“What was a little bit of a surprise was the amount of access Canada granted to the U.S. into our market,” Lino Saputo Jr. said.
Canada’s largest dairy processor is surprised by how much access Canada gave the U.S. to its protected dairy market and says newly inked trade pacts could be disruptive if import quotas are given to “the wrong people.”
Montreal-based Saputo Inc. is reviewing the impact of the renegotiated NAFTA deal, which will give the U.S. greater access to Canada’s dairy market, chief executive officer Lino Saputo Jr. said Thursday. Canada should consider allocating the additional quotas to domestic dairy operators to ensure retailers aren’t swapping domestic cheeses for cheaper options produced elsewhere, Saputo said.
“What was a little bit of a surprise was the amount of access Canada granted to the U.S. into our market,” Saputo said on the company’s second-quarter earnings call, noting the move builds on additional access granted in other trade deals with Pacific Rim and European nations. “All collected, we’re looking at over 10 per cent of our market was given to these trading partners.”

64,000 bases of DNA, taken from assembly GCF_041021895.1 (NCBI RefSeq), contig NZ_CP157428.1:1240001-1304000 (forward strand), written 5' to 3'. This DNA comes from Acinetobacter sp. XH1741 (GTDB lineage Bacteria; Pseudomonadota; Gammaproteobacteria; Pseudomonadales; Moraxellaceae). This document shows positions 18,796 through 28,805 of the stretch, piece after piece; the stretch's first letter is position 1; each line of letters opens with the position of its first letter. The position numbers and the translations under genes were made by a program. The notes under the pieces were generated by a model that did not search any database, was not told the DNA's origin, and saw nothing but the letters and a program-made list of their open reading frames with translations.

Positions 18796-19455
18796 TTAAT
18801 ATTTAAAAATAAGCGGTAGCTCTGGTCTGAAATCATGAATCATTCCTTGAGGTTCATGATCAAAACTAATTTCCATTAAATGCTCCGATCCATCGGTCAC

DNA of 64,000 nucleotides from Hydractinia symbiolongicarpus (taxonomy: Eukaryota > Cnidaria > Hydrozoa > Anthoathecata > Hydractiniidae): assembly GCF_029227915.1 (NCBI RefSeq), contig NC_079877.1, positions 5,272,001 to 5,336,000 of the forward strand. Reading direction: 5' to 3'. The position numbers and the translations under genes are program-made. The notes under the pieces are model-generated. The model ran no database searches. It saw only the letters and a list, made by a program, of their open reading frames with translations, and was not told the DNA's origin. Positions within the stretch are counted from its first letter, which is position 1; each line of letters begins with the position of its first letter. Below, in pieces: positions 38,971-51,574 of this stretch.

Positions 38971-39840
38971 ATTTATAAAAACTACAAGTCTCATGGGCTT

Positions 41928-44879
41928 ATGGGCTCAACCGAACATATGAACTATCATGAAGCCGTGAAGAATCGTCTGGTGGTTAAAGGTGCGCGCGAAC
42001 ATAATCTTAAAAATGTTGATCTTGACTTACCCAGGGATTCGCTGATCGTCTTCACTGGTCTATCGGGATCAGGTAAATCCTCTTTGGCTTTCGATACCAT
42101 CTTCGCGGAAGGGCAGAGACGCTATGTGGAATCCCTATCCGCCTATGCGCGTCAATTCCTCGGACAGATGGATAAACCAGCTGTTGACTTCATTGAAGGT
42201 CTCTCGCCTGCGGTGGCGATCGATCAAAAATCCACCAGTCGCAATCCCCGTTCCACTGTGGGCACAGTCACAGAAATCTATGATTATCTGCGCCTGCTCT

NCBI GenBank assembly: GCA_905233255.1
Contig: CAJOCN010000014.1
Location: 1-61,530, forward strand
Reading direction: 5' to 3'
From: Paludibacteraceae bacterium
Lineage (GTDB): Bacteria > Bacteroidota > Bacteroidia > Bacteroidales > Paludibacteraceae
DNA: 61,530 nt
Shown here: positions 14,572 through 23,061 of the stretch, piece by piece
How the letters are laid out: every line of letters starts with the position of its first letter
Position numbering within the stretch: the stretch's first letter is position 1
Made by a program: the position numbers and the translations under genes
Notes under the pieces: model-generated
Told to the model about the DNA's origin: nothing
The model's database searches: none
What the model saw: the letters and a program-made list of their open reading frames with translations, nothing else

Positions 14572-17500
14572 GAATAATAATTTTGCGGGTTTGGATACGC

Giving additional import quotas to Canada’s domestic industry would allow companies to import products that are not currently produced or sold as opposed to displacing domestic goods, Saputo said. Canada “made a mistake” in how it distributed quotas in its previous agreement with the European Union as they “are not being used to their full extent” since the bulk were awarded to retailers and smaller processors, he said.
Prime Minister Justin Trudeau has pledged to compensate farmers to cushion the blow of the trade deal. Canadian farmers are poised to lose $1 billion a year thanks to the renegotiated NAFTA and previous accords with Europe and transpacific nations, according to the Dairy Farmers of Canada, an Ottawa-based industry group that represents 12,000 producers.
“With the uncertainty of those license allocations, it’s a tough environment to invest,” Saputo said by telephone. The trade deals are “going to be disruptive to the Canadian dairy system if the allocation of those quotas are in the hands of the wrong people.”
Source: Montreal Gazette